Dismiss
InnovationQ will be updated on Sunday, Oct. 22, from 10am ET - noon. You may experience brief service interruptions during that time.
Browse Prior Art Database

Address Translation for Video Display Image Composition

IP.com Disclosure Number: IPCOM000099839D
Original Publication Date: 1990-Feb-01
Included in the Prior Art Database: 2005-Mar-15
Document File: 4 page(s) / 133K

Publishing Venue

IBM

Related People

Bealkowski, R: AUTHOR [+2]

Abstract

A technique is described whereby address translation is provided for video display composition, as used in personal computers, through the use of an address translation random-access memory (TRAM) mechanism. The TRAM provides programming flexibility by eliminating the need to move data in and out of the video memory buffer every time a change of windowed information occurs.

This text was extracted from an ASCII text file.
This is the abbreviated version, containing approximately 52% of the total text.

Address Translation for Video Display Image Composition

       A technique is described whereby address translation is
provided for video display composition, as used in personal
computers, through the use of an address translation random-access
memory (TRAM) mechanism.  The TRAM provides programming flexibility
by eliminating the need to move data in and out of the video memory
buffer every time a change of windowed information occurs.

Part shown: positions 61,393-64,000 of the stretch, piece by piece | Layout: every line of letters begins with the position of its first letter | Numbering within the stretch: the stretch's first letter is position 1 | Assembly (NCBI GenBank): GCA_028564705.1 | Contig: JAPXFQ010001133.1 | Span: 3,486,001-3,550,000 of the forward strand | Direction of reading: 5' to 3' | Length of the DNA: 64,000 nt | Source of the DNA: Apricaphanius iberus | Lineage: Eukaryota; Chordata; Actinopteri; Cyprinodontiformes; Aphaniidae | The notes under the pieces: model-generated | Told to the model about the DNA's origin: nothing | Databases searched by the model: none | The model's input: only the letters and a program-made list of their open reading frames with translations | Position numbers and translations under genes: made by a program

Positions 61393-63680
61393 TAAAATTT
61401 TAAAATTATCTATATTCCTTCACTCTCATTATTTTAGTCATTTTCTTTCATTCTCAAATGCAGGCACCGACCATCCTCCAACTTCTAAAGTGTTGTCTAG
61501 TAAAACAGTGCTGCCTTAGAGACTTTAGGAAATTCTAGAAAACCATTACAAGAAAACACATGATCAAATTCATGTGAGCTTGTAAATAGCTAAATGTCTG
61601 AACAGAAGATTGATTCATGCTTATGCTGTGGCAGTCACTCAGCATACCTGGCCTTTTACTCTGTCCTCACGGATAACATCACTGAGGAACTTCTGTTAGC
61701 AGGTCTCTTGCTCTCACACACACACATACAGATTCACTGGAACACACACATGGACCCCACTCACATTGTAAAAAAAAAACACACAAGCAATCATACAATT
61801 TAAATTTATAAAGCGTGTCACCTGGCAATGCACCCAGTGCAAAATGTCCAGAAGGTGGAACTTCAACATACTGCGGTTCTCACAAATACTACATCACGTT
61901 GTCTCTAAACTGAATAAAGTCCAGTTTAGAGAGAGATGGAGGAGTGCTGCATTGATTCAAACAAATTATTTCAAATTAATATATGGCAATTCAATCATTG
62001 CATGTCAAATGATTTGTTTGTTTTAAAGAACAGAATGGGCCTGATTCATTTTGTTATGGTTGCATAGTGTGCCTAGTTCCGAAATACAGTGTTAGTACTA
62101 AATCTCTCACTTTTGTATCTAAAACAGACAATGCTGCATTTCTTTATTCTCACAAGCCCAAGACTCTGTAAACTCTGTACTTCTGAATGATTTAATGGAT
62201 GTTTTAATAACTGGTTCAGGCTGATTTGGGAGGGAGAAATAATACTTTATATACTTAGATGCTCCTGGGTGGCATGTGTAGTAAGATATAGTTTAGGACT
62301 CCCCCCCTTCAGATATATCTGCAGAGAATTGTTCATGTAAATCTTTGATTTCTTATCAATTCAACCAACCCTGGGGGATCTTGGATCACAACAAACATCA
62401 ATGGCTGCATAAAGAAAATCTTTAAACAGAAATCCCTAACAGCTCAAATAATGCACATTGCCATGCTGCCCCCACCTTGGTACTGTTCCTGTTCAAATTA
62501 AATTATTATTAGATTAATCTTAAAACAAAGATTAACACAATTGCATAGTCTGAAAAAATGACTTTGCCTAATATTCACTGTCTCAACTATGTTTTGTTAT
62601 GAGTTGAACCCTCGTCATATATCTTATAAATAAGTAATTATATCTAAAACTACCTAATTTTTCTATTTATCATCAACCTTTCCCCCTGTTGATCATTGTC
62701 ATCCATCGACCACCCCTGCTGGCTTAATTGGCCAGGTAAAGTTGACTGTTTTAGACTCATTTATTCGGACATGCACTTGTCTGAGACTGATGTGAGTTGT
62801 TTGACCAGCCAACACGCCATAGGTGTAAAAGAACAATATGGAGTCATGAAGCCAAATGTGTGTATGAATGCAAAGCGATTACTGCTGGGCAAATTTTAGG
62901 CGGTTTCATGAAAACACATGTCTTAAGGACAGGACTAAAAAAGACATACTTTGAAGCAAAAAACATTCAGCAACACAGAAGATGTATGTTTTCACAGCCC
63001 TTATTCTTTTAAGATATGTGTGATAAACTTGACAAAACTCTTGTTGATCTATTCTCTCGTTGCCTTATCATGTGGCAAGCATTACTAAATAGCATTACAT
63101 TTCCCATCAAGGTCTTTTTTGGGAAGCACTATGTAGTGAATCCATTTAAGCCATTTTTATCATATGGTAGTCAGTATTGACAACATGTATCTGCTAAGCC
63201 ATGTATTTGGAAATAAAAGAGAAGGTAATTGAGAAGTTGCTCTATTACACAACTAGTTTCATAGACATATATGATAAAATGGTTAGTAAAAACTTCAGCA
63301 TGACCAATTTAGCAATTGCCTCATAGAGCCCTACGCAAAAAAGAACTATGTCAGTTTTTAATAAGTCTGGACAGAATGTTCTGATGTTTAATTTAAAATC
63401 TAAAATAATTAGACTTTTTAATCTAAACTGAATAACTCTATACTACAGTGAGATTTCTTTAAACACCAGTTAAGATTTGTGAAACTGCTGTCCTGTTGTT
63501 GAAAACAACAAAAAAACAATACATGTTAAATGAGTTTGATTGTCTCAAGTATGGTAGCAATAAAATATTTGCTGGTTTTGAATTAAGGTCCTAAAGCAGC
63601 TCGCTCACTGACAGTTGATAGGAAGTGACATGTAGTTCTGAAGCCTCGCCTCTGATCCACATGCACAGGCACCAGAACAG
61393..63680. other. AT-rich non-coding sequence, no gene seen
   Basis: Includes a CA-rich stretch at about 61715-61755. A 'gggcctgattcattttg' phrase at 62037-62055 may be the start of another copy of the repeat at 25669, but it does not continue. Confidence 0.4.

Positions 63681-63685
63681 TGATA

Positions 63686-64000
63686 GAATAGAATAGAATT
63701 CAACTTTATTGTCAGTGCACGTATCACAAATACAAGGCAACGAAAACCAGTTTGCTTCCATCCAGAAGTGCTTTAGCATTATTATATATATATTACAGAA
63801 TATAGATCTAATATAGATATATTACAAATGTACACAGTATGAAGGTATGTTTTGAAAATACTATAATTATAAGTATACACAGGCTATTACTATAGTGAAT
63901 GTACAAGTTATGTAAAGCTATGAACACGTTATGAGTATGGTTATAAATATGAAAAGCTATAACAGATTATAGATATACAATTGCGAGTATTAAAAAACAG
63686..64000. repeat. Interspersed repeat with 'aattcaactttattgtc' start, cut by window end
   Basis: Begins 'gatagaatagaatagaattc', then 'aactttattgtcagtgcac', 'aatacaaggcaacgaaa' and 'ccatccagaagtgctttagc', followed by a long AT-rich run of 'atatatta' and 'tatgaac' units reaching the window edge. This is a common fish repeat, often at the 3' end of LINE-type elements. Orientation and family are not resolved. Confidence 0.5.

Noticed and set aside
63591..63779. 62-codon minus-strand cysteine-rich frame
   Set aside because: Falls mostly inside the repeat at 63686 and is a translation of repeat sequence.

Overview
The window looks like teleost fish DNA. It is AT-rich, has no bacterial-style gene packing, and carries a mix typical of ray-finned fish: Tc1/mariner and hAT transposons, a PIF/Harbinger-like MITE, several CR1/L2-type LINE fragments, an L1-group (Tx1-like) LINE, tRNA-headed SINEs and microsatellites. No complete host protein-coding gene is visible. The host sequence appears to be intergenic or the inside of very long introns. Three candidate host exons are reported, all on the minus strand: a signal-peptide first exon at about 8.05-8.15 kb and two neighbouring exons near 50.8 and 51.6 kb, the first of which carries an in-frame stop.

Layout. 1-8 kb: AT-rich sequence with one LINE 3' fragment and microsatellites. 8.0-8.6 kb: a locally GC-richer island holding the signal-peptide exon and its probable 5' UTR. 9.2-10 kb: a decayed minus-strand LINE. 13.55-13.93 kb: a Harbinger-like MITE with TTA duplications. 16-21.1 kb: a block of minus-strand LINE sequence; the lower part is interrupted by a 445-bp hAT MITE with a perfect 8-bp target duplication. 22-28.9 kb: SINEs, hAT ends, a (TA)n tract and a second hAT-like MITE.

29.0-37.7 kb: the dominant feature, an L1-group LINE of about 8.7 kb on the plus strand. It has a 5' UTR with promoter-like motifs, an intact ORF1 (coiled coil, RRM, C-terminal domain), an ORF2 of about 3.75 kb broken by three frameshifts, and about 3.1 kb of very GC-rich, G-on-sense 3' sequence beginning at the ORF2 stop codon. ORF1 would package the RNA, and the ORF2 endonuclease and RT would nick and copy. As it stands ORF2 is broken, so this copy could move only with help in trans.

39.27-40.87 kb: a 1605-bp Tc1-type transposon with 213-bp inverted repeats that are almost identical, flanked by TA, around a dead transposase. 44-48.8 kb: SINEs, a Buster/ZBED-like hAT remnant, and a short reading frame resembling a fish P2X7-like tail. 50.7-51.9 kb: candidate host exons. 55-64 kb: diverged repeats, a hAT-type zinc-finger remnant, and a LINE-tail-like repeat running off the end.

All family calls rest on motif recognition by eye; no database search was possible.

Data for a video image is typically stored sequentially in a
video memory buffer.  To update the video image, data must be
manipulated within the video buffer.  The concept described herein
provides a mechanism which allows the display video image to be
dynamically composed without the need to move data within the video
buffer.

      Generally, the personal computer character mode display image
is eighty characters wide by twenty-five vertical rows.  Each
character is defined as a word value in video memory, where each word
is defined by a character/attribute pair.  The character byte is the
ASCII value for the character to be displayed.  The attribute byte is
used to define the color values to be used when displaying a
character.

      Each character/attribute word is stored in the video memory
buffer in sequential order.  The first character position on the
screen is at word location zero, the second character position is at
one, the first character of the second row is at word location
eighty, etc.  Therefore, the first row is word location 0-79, the
second 80-159, the third 160-239, etc.

      To change which character is to be displayed in a position on
the screen, the data stored in the corresponding location in the
video buffer must be changed.  When windows within the displayed
screen are to be updated, a substantial amount of data must be moved.

      This moving of data is avoided by adding an indirect addressing
mechanism to the hardware to control the access to the video memory.
The mechanism, called the "Translation RAM" (TRAM), allows each
displayed position to be defined from any location within the video
memory buffer.  The TRAM assists in redefining the order in which
stored video information is to be displayed by providing assistance
to the programmer in developing applications, such as window
managers.

      A program requiring the display of a number of windows on a
screen must move data from separate buffers into the displayable
area.  The movement of this data composes the screen and is shown to
the user, such as the display shown in Fig. 1.

      Typically, the total amount of video memory available for
character sto...